Medical Device Daily Associate
Most venture capitalists (VCs) in the healthcare sector are continuously on the hunt for the next big thing in medicine. While many of these VCs like to focus on a multitude of different specialties in hopes of discovering the often-elusive big prize, some have found success by narrowing their focus almost exclusively to a single field.
One company taking the mostly single-track route is Viscogliosi Bros. (VB; New York), a closely held venture capital/private equity and merchant banking firm whose investment eye is focused primarily on developing and financing musculoskeletal/orthopedic technologies, a device sector that it estimates is currently worth roughly $26.4 billion.
The company recently disclosed the official launch of Spine Motion (also New York), the fifth spine non-fusion company founded or invested in by VB since its inception in 1999 by brothers Marc, John and Anthony Viscogliosi.
Spine Motion, founded in 2004, is a company focused on providing indication specific posterior non-fusion solutions for orthopedic spine surgeons and neurosurgeons focused on treating spinal conditions and diseases.
“The launch of Spine Motion at the Spine Arthroplasty Society (SAS; North Palm Beach, Florida) meeting in New York [last week] signifies a very important day for VB and Spine Motion,” said Marc Viscogliosi, a principal partner at VB as well as chairman and CEO of Spine Motion. “Our arrival here today is the culmination of many months of collaborative efforts by VB, Fixano and Spine Motion,” he told Medical Device Daily.
Spine Motion’s initial foray is focused on two non-fusion technologies. One is the coflex, a posterior, non-fusion, interspinous, dynamically functional implant, which has a clinical history of more than a decade of use and has been implanted in more than 10,000 patients suffering from low back pain and lumbar spinal stenosis.
The second technology that the company is involved with is the Orthobiom, a device developed to treat adolescent idiopathic scoliosis, a condition in children which causes severe curvature of the spine and which is usually surgically treated with a spinal fusion procedure.
Orthobiom, another piece of technology that has been in development for more than a decade, is a non-fusion alternative designed to preserve the motion and growth of the child’s spine.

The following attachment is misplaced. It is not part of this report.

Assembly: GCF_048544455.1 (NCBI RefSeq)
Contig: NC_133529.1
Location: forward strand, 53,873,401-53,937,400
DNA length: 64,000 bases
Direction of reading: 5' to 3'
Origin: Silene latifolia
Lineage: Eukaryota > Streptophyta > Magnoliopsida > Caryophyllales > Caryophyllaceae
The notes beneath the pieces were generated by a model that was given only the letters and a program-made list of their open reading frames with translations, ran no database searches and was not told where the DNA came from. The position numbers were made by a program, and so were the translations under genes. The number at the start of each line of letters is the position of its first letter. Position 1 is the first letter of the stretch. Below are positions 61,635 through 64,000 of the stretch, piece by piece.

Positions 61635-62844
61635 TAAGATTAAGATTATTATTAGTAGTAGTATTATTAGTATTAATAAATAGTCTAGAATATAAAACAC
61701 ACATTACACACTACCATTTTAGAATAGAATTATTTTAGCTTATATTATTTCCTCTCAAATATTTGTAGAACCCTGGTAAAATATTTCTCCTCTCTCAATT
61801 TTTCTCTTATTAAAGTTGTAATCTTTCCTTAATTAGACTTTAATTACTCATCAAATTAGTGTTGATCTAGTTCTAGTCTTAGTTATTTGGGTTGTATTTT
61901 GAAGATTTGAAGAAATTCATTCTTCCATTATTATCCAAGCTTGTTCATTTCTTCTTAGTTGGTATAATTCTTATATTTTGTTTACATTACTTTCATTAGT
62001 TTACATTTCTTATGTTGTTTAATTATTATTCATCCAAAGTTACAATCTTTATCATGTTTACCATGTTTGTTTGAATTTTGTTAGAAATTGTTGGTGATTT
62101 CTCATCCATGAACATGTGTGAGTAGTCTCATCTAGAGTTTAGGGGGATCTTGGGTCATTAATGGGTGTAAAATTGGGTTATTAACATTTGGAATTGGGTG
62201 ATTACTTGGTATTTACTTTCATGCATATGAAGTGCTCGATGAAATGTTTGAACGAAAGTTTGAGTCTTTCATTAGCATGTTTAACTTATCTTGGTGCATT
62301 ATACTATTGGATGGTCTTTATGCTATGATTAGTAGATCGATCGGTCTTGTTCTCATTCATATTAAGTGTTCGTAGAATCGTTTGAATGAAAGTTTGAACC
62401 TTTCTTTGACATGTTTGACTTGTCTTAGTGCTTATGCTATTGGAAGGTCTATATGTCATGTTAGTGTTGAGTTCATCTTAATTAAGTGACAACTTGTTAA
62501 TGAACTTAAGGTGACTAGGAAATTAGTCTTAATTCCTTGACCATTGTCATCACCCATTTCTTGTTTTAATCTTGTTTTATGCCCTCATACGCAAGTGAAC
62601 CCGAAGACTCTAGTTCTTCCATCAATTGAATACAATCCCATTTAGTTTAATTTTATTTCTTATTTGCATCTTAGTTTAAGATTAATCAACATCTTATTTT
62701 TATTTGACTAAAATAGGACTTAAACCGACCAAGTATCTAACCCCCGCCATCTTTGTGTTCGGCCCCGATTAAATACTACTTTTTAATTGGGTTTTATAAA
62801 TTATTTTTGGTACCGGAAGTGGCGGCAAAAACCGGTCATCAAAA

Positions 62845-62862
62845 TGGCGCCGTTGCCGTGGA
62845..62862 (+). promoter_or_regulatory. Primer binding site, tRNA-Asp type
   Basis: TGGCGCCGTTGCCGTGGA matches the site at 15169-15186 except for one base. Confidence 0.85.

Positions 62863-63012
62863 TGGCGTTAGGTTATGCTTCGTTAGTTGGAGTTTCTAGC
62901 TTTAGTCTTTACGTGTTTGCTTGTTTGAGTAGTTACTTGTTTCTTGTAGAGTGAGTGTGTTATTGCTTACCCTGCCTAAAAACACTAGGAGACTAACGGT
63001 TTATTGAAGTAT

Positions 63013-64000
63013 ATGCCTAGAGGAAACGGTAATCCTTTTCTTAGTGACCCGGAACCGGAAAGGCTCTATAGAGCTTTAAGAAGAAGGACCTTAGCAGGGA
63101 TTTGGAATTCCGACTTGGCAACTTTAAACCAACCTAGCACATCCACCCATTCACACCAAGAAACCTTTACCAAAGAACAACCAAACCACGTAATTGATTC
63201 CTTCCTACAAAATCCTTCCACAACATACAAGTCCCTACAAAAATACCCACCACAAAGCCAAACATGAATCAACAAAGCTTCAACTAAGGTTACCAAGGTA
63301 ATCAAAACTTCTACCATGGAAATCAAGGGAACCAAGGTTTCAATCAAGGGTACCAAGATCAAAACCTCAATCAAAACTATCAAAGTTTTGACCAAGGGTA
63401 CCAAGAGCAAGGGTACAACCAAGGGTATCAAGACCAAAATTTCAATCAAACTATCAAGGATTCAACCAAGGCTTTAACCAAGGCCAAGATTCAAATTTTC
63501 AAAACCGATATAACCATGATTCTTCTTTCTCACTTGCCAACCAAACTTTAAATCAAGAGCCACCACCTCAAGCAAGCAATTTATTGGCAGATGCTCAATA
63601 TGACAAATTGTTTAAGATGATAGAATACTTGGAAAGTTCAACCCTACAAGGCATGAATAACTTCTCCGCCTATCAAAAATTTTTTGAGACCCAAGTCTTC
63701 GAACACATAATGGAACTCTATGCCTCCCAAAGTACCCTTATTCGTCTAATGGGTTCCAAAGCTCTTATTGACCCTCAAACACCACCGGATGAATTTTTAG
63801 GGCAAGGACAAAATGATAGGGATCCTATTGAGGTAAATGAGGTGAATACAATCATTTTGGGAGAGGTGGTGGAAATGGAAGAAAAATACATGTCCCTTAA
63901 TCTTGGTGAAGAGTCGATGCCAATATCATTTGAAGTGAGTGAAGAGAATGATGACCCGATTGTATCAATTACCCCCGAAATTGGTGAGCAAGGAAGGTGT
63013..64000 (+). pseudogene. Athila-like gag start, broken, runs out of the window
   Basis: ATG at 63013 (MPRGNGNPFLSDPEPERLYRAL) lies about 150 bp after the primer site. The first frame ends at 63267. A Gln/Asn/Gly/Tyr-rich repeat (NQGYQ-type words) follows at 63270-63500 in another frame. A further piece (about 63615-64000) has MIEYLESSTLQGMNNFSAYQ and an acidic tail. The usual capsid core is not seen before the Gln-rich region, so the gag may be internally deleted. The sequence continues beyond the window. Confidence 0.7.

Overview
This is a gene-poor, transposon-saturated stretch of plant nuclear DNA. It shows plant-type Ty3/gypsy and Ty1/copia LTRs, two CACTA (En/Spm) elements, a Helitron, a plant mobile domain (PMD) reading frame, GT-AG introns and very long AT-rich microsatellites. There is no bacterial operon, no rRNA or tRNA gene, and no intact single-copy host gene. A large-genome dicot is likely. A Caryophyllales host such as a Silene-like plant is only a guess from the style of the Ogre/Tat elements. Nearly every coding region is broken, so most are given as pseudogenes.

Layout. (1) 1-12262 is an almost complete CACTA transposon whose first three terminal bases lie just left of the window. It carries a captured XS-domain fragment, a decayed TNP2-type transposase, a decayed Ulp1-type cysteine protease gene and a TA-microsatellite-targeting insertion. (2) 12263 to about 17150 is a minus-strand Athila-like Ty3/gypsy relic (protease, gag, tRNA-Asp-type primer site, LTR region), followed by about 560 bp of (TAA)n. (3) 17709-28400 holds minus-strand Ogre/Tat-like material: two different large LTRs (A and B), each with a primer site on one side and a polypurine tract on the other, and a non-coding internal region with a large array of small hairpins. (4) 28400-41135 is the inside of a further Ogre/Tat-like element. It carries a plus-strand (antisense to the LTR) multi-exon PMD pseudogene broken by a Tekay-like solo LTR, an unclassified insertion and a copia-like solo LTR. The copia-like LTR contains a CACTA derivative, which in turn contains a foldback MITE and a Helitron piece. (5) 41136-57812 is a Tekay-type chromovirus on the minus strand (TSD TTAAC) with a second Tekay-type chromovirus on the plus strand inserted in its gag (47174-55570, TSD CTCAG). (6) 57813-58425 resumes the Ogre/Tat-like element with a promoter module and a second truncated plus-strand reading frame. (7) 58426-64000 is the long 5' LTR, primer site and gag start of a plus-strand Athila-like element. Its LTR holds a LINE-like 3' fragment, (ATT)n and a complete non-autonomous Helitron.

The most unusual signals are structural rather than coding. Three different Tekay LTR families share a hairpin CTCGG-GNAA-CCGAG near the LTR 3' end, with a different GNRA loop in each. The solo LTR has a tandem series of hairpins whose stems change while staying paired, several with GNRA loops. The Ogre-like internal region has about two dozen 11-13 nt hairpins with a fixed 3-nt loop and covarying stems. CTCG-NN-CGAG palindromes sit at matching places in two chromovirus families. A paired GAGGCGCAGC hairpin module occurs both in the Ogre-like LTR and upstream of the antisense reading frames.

The coflex, Spine Motion’s core technology, is based upon the Interspinous U invented by Jacques Saman, MD, in 1994, which was acquired by VB in its recent acquisition of Fixano (BourgenBresse, France) (MDD, May 5, 2005).
Fixano, established in 1987, manufactures a range of devices and instrumentation for surgical repair of disease or traumatic injury to the bones and joints. This includes spine arthroplasty and spine fusion systems; internal and external fixation systems for the fingers, hand, wrist, elbow; shoulder systems; foot, small-bone and long-bone trauma products.
Another recently formed VB company, Small Bone Innovations (SBI; New York), also benefited from the Fixano buy. Devices and systems that target bones from the fingers to the shoulder and from the toe to the mid-calf developed by that company will become products marketed by SBI.
Viscogliosi said he envisions Spine Motion becoming a “full product portfolio” business “that is indication-specific for the use of various non-fusion technologies.” In other words, he said, this is a platform technology company. “It’s not just one product. It’s the concept of really listening to the surgeons about what their clinical challenges are and developing a full range of products to address those challenges.”
Concurrent with the founding of the company, Spine Motion established international operations in Wurmlingen, Germany, and formed Spine Motion GmbH.
In addition to Spine Motion, VB has been involved in the founding and management of such companies as Spine Solutions, maker of the ProDisc artificial disc system – acquired by Synthes-Stratec (Oberdorf, Switzerland) in 2003 for $350 million – and prosthetic nucleus device developer Raymedica (Minneapolis). VB was also a leading investor in spinal implant maker Spine Next (Bordeaux, France), purchased by Abbott Laboratories (Abbott Park, Illinois) in October 2004 for $60 million and Orthonics (Atlanta), a company developing new biomaterials for spinal disc repair and regeneration.
While VB was initially started by the brothers in 1999, Viscogliosi said that the roots of the company go back quite a bit further. He said that his brother Anthony began specializing in the orthopedics industry in 1988, and he and John also began to focus on the sector in about 1992.
He said during that period before the inception of VB, “we worked together at various Wall Street firms following the orthopedics industry as analysts and bankers.”
From the onset, VB focused most of its attention on the orthopedics sector because, according to Viscogliosi, the sector offered a compelling and diverse investment and business creation opportunity. “It’s really going to be one of the classic long-term growth industries in healthcare,” he said.
He noted that the brothers’ interest in the sector also is a personal one. As a child, Anthony was involved in a bicycle/auto accident in which he was seriously injured and suffered significant orthopedic trauma injuries requiring a life-long recovery process.
“[Anthony has] always had a personal interest in looking to finance and develop life-changing technologies in orthopedics,” Marc said.
Since its inception, VB has led or participated in more than 40 transactions in the musculoskeletal/orthopedics industry. VB has sponsored five venture capital and single-purpose investment vehicles and, in January 2004, funded Orthopedic Investment Partners with $2 million, the first hedge fund dedicated exclusively to investing in publicly traded medical device companies with a primary focus on musculoskeletal companies.